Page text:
In was in September 1942, thus after six months. The order was for the
Ukrainian police to bring me to the Janowska [camp]. The head of the
township council said also, "Now the Germans are already near
Stalingrad, the devil will take everything sooner or later. If you
want, I can either hide you or give you an official letter from me and
horses, and you flee from here!"
We listened to him and in the night we fled to Jarosław. In
Jarosław we boarded the train and went — where to? We didn't
actually know where we were going to. The only document I had with me
was the letter from the head of the township stating that Dr.
Stanisław Strasser and his wife travel to their relatives in
Krakow. This was the only document I had with me. I had nothing else,
since there was actually nothing in Wielkie Oczy.
The rest of the reminiscences of Dr. Szarota (Strasser)
describing his vicissitudes through the end of the war are not
included here, since they contain no further reference to Wielkie Oczy.
Dr. and Mrs. Szarota survived the war and emigrated to Australia.
Henryka Szarota (born Feiner)
My name is Henryka Szarota, born Feiner. I was born 29 June 1912 in
Krakow, where I attended grade school and graduated from high school.
When the war broke out I was in Krakow. My father, Izydor Feiner, died
of natural causes in the Krakow ghetto. It was on the day before the
expulsion to Płaszów and the liquidation of the ghetto, in March
of 1943. My father died of heart attack. My mother, Maria Feiner, born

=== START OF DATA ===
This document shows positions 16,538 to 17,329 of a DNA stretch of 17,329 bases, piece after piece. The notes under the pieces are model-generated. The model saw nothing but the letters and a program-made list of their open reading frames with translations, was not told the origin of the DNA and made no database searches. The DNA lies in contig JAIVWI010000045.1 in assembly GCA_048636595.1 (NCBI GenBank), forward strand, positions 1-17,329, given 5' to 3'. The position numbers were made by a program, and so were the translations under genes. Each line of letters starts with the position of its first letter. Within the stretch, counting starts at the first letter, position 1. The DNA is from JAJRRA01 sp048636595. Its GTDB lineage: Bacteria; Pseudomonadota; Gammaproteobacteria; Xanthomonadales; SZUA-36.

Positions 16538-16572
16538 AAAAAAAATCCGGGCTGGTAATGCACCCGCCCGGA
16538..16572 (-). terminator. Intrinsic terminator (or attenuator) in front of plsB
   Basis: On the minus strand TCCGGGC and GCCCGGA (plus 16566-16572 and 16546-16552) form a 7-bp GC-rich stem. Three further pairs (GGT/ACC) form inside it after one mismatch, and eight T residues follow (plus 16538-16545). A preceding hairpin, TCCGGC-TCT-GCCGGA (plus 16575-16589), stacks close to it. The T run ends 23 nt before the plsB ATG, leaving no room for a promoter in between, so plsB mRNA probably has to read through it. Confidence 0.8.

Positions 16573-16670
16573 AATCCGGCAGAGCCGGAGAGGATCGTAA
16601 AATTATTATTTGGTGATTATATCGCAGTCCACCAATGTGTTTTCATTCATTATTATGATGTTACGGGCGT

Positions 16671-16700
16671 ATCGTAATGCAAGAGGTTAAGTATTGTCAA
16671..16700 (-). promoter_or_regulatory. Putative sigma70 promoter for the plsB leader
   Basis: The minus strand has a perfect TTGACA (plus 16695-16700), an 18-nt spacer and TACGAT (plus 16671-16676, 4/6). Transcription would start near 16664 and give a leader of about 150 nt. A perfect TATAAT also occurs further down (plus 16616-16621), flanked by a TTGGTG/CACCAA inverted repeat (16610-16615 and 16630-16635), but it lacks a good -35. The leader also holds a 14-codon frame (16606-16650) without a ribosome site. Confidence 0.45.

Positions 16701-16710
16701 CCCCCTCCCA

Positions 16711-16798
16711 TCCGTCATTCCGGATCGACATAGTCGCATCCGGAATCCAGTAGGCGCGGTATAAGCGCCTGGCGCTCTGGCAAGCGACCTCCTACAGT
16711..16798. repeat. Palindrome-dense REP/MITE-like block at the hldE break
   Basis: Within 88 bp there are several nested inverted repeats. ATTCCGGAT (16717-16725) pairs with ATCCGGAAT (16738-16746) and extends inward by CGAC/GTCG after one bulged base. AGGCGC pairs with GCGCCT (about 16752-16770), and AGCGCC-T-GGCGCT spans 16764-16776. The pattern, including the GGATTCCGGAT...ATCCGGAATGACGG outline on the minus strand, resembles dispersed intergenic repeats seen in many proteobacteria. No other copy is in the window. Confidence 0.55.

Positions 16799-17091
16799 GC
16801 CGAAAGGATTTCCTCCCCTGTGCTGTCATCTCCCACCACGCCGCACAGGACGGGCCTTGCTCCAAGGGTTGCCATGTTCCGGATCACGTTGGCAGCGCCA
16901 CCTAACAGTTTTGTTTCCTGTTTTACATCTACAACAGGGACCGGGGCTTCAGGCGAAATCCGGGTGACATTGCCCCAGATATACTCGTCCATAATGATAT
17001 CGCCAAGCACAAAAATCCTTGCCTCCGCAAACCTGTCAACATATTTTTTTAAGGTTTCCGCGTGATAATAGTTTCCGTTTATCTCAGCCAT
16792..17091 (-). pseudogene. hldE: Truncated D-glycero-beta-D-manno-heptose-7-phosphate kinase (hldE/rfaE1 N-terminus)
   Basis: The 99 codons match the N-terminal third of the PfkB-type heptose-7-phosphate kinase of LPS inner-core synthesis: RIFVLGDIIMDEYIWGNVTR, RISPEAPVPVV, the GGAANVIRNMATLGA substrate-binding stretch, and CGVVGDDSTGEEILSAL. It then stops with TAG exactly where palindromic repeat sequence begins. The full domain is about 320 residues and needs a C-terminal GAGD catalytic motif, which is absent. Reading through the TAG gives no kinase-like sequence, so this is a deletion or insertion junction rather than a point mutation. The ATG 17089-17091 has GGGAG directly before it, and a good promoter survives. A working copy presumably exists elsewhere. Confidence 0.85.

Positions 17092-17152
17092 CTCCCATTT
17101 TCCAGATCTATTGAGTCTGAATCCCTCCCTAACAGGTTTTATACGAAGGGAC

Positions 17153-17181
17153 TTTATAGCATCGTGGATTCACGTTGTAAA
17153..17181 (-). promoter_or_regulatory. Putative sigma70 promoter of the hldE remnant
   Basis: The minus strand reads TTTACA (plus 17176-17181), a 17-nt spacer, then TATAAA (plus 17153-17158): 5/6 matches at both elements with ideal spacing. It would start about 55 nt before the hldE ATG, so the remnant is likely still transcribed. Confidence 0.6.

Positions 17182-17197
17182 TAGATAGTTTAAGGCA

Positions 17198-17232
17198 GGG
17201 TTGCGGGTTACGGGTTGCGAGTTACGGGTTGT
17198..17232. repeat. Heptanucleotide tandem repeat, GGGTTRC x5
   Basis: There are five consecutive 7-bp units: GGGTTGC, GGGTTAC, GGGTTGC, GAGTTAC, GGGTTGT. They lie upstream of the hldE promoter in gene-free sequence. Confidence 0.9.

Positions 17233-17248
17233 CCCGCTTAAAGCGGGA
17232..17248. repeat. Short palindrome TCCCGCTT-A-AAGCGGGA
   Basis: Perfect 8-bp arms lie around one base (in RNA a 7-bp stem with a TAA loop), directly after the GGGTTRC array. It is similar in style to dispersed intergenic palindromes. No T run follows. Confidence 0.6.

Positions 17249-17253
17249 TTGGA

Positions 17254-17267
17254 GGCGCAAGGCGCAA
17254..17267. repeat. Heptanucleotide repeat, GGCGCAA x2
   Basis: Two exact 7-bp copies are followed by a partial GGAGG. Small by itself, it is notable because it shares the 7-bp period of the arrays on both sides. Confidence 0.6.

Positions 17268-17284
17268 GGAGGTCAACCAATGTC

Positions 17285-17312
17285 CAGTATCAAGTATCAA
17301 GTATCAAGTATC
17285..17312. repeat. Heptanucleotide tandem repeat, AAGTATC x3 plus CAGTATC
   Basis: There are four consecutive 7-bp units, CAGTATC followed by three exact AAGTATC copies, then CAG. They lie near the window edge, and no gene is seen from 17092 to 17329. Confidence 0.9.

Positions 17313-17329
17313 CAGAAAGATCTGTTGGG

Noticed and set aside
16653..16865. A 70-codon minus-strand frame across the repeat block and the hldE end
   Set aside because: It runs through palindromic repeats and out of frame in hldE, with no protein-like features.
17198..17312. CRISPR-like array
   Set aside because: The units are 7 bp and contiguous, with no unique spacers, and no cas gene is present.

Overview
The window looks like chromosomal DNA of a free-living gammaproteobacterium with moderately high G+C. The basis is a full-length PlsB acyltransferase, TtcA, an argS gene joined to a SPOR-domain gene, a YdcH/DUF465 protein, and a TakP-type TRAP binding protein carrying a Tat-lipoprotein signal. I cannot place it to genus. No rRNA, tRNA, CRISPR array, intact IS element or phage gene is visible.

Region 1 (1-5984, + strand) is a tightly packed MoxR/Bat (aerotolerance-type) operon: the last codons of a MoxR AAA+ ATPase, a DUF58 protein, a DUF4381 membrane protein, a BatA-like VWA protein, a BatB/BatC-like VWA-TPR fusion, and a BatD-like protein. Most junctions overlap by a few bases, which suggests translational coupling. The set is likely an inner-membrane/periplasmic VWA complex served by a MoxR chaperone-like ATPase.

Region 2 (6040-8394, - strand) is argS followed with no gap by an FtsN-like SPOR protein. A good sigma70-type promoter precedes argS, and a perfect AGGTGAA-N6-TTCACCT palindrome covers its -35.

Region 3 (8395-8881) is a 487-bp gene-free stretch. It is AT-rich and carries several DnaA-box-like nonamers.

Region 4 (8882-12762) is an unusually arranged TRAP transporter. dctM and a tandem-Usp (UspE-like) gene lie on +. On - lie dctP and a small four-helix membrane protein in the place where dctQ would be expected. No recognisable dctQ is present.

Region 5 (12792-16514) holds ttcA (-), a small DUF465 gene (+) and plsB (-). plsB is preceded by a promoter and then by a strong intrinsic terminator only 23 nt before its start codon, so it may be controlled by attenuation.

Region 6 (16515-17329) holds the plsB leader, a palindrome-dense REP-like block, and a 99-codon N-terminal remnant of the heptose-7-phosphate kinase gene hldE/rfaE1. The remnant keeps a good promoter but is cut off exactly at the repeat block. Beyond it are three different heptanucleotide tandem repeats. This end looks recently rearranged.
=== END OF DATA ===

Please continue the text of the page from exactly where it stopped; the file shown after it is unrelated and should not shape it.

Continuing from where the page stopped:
Silberbach, perished in Stutthof.
As for siblings, I had one sister and three brothers. My sister
Bronisława (married name Gelbwacks) perished together with my
mother in Stutthof. After the liquidation of the Krakow ghetto they
were both sent to the camp in Płaszów, where my mother worked
for Madricz and my sister worked first in a hospital and then in
another place which I don't recall anymore. They were both displaced
from Płaszów, via Auschwitz, to Stutthof, where they were both
shot to death together with a group of women who came from the
Madricz's [factory] in Płaszów. The group consisted of about
1,000 women. They were all shot to death at the seaside.
My brothers survived the war in Russia. Here are their names: Leon,
Teodor, and Józef. I brought them to Australia, where they are now.
Making medications and supplying them to patients
At the time when my husband started working in Wielkie Oczy as
physician, I went to Lwów and signed for a pharmacy course, lasting a
few months. After the completion of the course I returned to Wielkie
Oczy. There was no pharmacy in Wielkie Oczy or in the whole region, or
in all the villages and small towns in the vicinity as far as
Krakowiec. My husband was the only physician in this whole region and
I was the only pharmacist who supplied medication in the region. I
made the medications in our laboratory. The medications weren't
complicated [to make]. I made various ointments used in skin diseases;